The Hupa ceremony begins with the Rabbi reciting the Beracha of “Boreh Peri Ha’gefen”’ over a cup of wine, followed by the Birkat Erusin. He then gives the cup to the groom to sip, and then the bride is given the cup to sip. Must the Rabbi also sip some of the wine, or does it suffice for the bride and groom to sip?
This question was addressed by the Rambam (Rabbi Moshe Maimonides, Spain-Egypt, 1135-1204), in one of his responsa (Pe’er Ha’dor). He writes that the Rabbi must, in fact, take a sip of the wine, and if he does not, then his Beracha is considered a Beracha Le’batala (a Beracha recited in vain). The reason, the Rambam explains, is that the recitation of Birkat Erusin constitutes a Minhag (accepted custom), and not an outright obligation. This Beracha thus differs from Kiddush and Habdala, which are also Berachot recited over wine. The person who recites Kiddush and Habdala may have somebody else drink without drinking himself, since these Berachot are required according to Halacha. When the Beracha is obligatory, one can recite the Beracha of “Ha’gefen” and the obligatory Beracha for somebody else, who may then drink the wine. Indeed, Hacham Baruch Ben-Haim zt”l would give the Habdala cup to somebody else to drink after he recited Habdala. But when the Beracha is not obligatory, the person who recites the Beracha with “Ha’gefen” must drink the wine.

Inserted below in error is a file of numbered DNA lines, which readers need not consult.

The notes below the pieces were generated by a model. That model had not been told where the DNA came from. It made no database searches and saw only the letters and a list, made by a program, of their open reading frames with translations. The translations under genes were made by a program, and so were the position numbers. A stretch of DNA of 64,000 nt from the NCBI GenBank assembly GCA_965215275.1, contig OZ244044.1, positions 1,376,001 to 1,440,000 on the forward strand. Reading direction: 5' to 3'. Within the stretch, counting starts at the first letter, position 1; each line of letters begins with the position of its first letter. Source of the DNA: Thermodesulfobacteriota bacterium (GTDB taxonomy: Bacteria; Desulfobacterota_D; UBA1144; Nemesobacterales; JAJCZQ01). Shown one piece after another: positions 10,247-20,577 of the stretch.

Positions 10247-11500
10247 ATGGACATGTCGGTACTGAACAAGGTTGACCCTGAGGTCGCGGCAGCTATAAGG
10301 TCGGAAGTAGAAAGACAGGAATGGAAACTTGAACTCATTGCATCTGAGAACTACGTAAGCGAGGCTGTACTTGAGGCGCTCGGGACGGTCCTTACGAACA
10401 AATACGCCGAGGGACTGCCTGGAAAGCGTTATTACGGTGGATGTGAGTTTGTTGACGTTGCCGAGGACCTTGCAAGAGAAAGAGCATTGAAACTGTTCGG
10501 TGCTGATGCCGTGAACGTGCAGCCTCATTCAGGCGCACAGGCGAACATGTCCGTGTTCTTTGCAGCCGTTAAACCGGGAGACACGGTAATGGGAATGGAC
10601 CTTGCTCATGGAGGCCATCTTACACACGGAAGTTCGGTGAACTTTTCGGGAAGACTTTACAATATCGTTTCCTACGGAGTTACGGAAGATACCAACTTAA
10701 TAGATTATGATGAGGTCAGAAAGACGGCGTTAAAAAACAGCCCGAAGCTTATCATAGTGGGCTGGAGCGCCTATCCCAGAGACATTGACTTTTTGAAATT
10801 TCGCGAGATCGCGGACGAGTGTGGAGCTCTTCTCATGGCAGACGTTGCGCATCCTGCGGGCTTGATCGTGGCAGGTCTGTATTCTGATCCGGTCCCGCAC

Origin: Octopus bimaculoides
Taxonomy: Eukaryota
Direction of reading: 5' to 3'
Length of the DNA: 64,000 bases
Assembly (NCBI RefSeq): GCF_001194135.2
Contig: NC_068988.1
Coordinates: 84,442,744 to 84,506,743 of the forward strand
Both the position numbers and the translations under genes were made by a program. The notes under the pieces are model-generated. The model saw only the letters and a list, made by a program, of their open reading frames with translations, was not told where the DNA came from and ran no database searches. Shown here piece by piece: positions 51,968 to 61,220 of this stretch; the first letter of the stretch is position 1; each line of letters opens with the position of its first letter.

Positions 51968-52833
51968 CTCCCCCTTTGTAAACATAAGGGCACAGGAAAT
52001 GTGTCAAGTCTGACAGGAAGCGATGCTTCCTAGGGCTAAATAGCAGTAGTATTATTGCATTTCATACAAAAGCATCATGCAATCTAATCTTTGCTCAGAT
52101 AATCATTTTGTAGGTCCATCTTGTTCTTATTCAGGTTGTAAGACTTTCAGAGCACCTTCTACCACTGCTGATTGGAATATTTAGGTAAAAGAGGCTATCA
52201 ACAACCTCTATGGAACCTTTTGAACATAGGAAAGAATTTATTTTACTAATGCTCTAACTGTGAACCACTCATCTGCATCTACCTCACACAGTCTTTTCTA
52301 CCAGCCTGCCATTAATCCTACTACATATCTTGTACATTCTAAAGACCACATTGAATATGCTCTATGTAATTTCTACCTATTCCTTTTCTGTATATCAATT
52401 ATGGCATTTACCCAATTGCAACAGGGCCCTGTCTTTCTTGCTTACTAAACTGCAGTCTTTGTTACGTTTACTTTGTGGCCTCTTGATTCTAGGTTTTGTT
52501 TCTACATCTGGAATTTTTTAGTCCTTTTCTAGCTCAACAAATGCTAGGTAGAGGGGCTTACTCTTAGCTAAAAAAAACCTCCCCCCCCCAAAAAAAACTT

It is thus customary for the Rabbi to take a sip of the wine over which he recites the Birkat Erusin. In order not to drink directly from the cup that he will then give to the bride and groom, the Rabbi generally spills a few drops onto his finger and then sips it that way, thereby fulfilling the Halacha without drinking directly from the cup.
This Halacha does not apply to the second cup of wine used at a Hupa, over which the seven Berachot are recited at the end of the ceremony. The one who recites “Ha’gefen” over this cup does not have to sip from the wine, since these Berachot are, indeed, obligatory, and it is therefore sufficient for the bride and groom to drink some of the wine.
Summary: After the Rabbi recites Birkat Erusin at a wedding, he sips a bit of the wine and then gives the cup to the bride and groom. Regarding the second cup at the Hupa, over which the seven Berachot are recited, only the bride and groom need to drink from the cup.